Social media and teens

Today’s high school students grew up in a digitally saturated world, where having social media can feel like an unwritten necessity, portraying an online image is a growing worry for many teens, and our phones are becoming harder and harder to put down. 

As a teen in today’s age, there’s a sense of connection that comes with having social media— which can have it’s pros and cons. Being able to stay in touch with friends who live far away, and connect with people that you aren’t with at the moment is a great tool. Quarantine showed us even further how helpful it is to have these resources to stay connected with one another if we can’t or aren’t seeing them in person. Senior Sara Añel remarked that social media helps you to “connect with friends and family, especially during quarantine when you have no choice but to see people virtually.” Junior Ekaterina Kontos-Cohen noted a similar thing, saying “It helps people communicate with those they don’t see in person and share moments in their lives.” 

But there is another side to that coin. Because of how much more “in the loop” you are if you have social media, deleting it can feel like less of an option for some, myself included. Based on a Google form I put on my Instagram, in which 90% of the responses came from teenagers, about 80% of people said they thought it would be really hard to delete all social media. Freshman Niyah Tyroum, when asked about the effect she thought deleting social media would have on her life, said “I know that if I deleted social media, it would affect my mental health positively. At the same time, I feel like it would affect my social health negatively because I wouldn’t be able to share my life or see what other people are doing.”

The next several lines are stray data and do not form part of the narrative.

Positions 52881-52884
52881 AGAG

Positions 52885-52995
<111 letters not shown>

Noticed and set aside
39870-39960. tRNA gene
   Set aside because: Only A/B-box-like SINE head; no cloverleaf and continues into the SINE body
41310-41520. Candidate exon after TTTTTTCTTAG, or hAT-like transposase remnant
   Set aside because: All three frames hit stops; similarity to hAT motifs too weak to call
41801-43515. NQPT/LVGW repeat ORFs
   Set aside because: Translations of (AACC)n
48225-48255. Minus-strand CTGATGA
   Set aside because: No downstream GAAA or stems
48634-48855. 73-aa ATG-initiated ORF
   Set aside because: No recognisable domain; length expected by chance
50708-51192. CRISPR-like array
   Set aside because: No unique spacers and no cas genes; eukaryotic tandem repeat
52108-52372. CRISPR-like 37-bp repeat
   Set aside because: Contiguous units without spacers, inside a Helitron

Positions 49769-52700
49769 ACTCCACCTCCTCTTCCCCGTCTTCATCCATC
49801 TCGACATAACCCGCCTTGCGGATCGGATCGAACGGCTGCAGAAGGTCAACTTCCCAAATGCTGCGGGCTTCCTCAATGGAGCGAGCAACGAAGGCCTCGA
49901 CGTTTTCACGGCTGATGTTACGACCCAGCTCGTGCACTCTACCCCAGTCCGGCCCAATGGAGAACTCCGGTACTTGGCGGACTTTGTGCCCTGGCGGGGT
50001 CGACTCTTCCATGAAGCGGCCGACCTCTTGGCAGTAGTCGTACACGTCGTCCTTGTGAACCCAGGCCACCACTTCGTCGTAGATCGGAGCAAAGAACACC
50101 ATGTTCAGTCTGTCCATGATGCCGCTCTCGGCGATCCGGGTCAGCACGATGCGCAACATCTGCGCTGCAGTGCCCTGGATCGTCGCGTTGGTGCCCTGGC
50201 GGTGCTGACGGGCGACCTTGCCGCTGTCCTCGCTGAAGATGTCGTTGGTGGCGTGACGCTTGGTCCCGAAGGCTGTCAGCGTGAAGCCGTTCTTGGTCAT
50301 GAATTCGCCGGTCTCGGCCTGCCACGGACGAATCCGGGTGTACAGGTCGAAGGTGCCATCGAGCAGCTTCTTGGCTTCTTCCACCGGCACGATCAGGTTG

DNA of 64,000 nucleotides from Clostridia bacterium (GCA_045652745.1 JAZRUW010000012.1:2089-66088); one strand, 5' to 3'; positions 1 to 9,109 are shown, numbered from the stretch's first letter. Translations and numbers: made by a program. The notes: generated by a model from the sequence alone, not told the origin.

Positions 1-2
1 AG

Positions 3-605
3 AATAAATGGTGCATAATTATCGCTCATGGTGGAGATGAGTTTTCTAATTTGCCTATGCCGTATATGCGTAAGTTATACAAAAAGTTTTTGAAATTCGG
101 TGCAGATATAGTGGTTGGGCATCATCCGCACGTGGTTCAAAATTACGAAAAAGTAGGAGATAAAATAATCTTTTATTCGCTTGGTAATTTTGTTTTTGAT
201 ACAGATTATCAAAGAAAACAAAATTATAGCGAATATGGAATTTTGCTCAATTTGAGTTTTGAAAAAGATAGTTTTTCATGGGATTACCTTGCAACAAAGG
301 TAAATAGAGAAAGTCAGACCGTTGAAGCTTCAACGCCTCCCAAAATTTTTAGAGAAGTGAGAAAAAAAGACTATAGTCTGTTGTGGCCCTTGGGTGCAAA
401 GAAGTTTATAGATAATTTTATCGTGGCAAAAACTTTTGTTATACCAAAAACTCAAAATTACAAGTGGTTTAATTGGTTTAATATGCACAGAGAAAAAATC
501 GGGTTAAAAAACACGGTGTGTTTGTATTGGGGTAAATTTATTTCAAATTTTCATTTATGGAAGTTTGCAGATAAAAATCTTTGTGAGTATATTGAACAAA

The effect of social media is a complex topic, because there are so many positives and negatives. Tyroum went on to also say “The thing is, with sharing parts of my life and seeing what other people are doing, sometimes it makes me feel like I have to be doing the same thing or be doing something “cooler”, which I know is not true.” The role and relationship social media has in teens lives is complicated—the outlook we should consider right now should be how we let social media function in our lives, and what kinds of things we decide to take in and put out on social media. 

In the same Google form, about 90% of people said they wished they spent less time on social media. Evidently, we are noticing our time spent on social media isn’t as beneficial as we’d like it to be. The content found on social media touches on so many areas— there is educational content, highlight reels of people’s lives, hate comments, beauty standards, tools to connect with people that we wouldn’t be able to without social media, and so much more. Sara Añel also said “Depending on what info you surround yourself with, social media can overly romanticize certain things and create unrealistic standards… you can see a lot of hateful things and it’s kind of unavoidable.” 

Social media is a huge part of the world today, especially for young people. The intentionality we have when using it is a huge factor that shouldn’t be overlooked; the kind of space we enter when we open an app should be one that we pay attention to, and set boundaries with.